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Consumer Buying Sees First Drop in 2 Years

Economy: July's 0.2% dip due in part to slower auto sales from GM strikes. But stock market jitters could lead to further declines, experts say.

August 29, 1998|From Bloomberg News

WASHINGTON — U.S. consumer spending dropped in July for the first time in more than two years as strikes at General Motors Corp. took a toll on auto sales, and analysts said falling stock prices could cause spending to weaken further in the months ahead.

Spending fell 0.2% in July after increasing 0.6% in June, the Commerce Department said Friday. The spending decline came even though Americans' incomes rose 0.5% in July, topping June's 0.3% rise--a sign jobs remain plentiful.

Also Friday, figures from the University of Michigan showed consumer sentiment weakened in August, falling to 104.4 from 105.5 in July. Since consumer spending accounts for roughly two-thirds of the nation's output of goods and services, any sign that consumers aren't in a buying mood could be a signal that economic growth will slow.

"The strength of the stock market gave us some pretty spectacular spending numbers in the first half of the year," said Christopher Low, an economist at First Tennessee Capital Markets in New York. "Now we're seeing confidence dented and spending weakened. The blow to the stock market is going to have the opposite effect in the third quarter."

July's drop in spending, the first since a 0.6% decline in June 1996, reflected a decline in auto sales, the government said. GM, the world's No. 1 auto maker, reported a 38% drop in sales last month because of two strikes that started in early June and shut down 26 assembly plants. By July dealers were reporting shortages of some popular models.

Still, in a sign consumer spending in the U.S. isn't dead yet, consumption of nondurable goods rose 3.7% in July.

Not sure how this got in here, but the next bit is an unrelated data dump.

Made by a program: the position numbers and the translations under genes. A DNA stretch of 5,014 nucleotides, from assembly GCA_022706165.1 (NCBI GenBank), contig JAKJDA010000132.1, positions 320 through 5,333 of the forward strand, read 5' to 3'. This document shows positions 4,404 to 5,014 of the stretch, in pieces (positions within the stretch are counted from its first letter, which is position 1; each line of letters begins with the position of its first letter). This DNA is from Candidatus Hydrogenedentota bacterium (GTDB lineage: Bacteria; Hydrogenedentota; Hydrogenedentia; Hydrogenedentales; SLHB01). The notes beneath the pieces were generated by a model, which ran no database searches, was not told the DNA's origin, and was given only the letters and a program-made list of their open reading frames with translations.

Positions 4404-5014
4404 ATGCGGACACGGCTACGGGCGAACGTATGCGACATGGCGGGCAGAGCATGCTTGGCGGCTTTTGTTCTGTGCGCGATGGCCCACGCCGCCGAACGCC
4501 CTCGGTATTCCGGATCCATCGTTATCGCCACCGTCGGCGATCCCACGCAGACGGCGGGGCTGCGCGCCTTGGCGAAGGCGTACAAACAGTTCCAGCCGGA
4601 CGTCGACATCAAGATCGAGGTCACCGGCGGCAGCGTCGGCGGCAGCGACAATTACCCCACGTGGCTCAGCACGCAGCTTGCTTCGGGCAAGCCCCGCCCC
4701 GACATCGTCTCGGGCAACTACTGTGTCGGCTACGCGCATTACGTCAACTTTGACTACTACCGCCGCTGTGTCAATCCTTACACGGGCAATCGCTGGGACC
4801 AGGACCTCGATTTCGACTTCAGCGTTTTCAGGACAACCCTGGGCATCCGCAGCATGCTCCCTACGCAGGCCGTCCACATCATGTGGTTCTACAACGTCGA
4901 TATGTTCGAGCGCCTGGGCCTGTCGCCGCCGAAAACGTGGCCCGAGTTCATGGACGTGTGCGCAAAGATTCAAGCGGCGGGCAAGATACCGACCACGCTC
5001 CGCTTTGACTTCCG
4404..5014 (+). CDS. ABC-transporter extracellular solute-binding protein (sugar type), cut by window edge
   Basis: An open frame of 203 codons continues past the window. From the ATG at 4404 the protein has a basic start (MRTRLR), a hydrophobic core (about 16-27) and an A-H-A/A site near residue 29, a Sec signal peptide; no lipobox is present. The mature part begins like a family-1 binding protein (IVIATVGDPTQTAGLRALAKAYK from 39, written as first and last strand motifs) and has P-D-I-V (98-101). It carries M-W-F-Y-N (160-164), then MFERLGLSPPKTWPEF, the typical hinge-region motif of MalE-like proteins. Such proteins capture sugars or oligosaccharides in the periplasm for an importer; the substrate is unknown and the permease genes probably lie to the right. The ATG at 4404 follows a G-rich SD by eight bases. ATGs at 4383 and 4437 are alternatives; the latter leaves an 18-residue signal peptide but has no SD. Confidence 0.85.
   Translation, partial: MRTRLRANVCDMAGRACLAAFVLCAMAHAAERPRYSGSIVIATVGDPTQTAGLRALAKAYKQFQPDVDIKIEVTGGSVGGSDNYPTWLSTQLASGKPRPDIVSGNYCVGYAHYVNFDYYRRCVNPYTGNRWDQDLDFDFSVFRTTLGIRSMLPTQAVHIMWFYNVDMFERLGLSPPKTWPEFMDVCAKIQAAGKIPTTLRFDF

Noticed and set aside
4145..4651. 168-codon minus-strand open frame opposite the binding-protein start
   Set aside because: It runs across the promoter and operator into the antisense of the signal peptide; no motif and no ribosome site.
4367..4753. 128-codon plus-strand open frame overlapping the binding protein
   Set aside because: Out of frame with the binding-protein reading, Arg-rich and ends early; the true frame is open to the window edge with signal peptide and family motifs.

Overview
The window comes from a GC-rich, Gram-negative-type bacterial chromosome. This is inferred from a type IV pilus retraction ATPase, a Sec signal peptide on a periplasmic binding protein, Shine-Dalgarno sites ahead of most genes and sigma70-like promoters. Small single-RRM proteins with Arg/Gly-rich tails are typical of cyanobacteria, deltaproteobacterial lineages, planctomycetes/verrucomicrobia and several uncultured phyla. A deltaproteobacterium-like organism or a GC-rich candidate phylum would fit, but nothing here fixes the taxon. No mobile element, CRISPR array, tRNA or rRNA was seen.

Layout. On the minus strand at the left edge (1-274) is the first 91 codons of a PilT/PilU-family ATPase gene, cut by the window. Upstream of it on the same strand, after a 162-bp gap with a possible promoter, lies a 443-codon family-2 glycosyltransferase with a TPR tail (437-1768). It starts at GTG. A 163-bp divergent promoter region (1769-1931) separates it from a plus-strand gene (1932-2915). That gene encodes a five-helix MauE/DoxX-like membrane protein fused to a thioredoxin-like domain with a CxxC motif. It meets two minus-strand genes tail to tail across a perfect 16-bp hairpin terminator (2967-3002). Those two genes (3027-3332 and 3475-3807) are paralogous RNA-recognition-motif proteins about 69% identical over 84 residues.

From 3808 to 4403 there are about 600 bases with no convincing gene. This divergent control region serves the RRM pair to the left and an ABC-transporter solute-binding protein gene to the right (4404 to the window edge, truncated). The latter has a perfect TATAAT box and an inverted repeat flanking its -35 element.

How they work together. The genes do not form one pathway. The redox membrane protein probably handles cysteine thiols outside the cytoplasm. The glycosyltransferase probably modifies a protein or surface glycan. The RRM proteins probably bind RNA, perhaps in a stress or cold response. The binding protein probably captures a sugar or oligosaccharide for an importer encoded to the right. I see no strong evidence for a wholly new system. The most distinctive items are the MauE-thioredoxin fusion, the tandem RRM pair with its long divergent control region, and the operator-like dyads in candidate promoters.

The report from the University of Michigan is in line with the finding of the Conference Board's consumer confidence index released earlier this week. It fell to 133.1 in August from 137.2 in July. That report also showed a deterioration in consumers' outlook for the next six months as they digest news about the turmoil in Russia, crisis in Asia, anti-American terrorists, and the Monica S. Lewinsky scandal--and the effect of all the unsettling news on their investment portfolios.

And yet, the domestic economy remains intact, with low unemployment, low inflation and low interest rates. "Last month's pullback in spending is nothing more than consumers taking a breather," said William Cheney, chief economist at John Hancock Mutual Life Insurance Co. in Boston. "I see no reason for spending to slacken, especially as we are heading into the prime buying seasons--back to school and the holidays.

"The stock market of course is the wild card," he added.

(BEGIN TEXT OF INFOBOX / INFOGRAPHIC)

Personal Income

Seasonally adjusted annual rate, in trillions of dollars:

July: $7.14 trillion

Source: Commerce Department

Personal Spending

Seasonally adjusted annual rate, in trillions of dollars:

July: $5.80 trillion

Source: Commerce Department

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